There’s quite a bit in the decision to unpack and digest. The petitioners had challenged the rule on statutory, procedural and constitutional grounds, but none of their arguments persuaded a majority of the panel. According to the FCC, the rule is necessary to prevent broadband providers from discriminating against specific types of content or content providers. Among other things, it prevents content providers from paying service providers to prioritize their content. According to industry opponents of the rule, groups such as TechFreedom and some economists, these restrictions will discourage investment and innovation in broadband service, ultimately harming consumers.
The panel opinion was written jointly by Judges David Tatel and Sri Srinivasan. It begins:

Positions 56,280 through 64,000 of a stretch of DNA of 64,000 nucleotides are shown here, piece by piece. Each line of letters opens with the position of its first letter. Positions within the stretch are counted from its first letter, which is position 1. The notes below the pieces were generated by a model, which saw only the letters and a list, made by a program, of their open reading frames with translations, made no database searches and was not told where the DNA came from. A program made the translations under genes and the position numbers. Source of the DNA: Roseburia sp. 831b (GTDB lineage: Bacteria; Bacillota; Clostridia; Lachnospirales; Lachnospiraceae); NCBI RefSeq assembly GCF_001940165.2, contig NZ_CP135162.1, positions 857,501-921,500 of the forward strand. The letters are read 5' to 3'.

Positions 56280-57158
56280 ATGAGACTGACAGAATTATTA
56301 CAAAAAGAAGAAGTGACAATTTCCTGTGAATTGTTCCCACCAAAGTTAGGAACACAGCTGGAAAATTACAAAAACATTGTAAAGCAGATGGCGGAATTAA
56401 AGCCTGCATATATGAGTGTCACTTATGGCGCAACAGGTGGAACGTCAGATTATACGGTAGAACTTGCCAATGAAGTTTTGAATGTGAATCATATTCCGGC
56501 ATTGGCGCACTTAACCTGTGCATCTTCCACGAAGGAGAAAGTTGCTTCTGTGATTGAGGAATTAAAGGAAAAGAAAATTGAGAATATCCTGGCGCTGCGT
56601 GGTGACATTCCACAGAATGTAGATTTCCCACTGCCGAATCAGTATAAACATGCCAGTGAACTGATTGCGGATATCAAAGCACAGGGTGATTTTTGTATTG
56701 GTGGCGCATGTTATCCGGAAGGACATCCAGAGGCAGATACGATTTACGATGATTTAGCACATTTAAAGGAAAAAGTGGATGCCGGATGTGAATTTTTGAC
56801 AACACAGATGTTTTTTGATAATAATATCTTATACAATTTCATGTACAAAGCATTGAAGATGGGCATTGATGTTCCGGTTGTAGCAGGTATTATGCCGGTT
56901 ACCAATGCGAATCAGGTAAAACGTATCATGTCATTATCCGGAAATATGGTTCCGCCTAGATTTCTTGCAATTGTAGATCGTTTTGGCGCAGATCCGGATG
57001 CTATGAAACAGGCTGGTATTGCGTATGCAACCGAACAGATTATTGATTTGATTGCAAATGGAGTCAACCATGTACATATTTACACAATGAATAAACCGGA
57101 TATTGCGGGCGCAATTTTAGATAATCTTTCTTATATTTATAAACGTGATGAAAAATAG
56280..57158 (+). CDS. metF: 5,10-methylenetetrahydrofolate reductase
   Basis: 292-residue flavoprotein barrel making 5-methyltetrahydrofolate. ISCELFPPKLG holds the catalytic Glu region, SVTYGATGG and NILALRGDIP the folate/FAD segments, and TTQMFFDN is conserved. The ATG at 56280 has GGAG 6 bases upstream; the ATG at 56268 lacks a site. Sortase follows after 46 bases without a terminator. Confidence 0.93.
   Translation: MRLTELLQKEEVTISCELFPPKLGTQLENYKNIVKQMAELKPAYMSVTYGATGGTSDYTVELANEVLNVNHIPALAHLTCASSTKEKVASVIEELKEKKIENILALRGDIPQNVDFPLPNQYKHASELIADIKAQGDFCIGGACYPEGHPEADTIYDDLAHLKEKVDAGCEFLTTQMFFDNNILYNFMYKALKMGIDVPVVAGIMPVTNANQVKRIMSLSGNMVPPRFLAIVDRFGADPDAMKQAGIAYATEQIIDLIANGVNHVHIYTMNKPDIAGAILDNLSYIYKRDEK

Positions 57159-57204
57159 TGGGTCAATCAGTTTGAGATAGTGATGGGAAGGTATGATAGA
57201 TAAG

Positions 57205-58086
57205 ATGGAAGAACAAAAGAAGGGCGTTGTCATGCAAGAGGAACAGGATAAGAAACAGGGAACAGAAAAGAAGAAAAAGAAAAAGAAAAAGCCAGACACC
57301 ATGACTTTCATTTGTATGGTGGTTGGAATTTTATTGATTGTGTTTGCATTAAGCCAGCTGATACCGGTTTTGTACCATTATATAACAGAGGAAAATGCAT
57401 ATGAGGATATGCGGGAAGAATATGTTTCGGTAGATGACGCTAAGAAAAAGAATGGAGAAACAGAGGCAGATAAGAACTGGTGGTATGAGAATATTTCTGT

For the third time in seven years, we confront an effort by the Federal Communications Commission to compel internet openness— commonly known as net neutrality—the principle that broadband providers must treat all internet traffic the same USCA regardless of source. In our first decision, Comcast Corp. v. FCC, 600 F.3d 642 (D.C. Cir. 2010), we held that the Commission had failed to cite any statutory authority that would justify its order compelling a broadband provider to adhere to certain open internet practices. In response, relying on section 706 of the Telecommunications Act of 1996, the Commission issued an order imposing transparency, anti-blocking, and anti-discrimination requirements on broadband providers. In our second opinion, Verizon v. FCC, 740 F.3d 623 (D.C. Cir. 2014), we held that section 706 gives the Commission authority to enact open internet rules. We nonetheless vacated the anti-blocking and anti-discrimination provisions because the Commission had chosen to classify broadband service as an information service under the Communications Act of 1934, which expressly prohibits the Commission from applying common carrier regulations to such services. The Commission then promulgated the order at issue in this case—the 2015 Open Internet Order—in which it reclassified broadband service as a telecommunications service, subject to common carrier regulation under Title II of the Communications Act. The Commission also exercised its statutory authority to forbear from applying many of Title II’s provisions to broadband service and promulgated five rules to promote internet openness. Three separate groups of petitioners, consisting primarily of broadband providers and their associations, challenge the Order, arguing that the Commission lacks statutory authority to reclassify broadband as a telecommunications service, that even if the Commission has such authority its decision was arbitrary and capricious, that the Commission impermissibly classified mobile broadband as a commercial mobile service, that the Commission impermissibly forbore from certain provisions of Title II, and that some of the rules violate the First Amendment. For the reasons set forth in this opinion, we deny the petitions for review.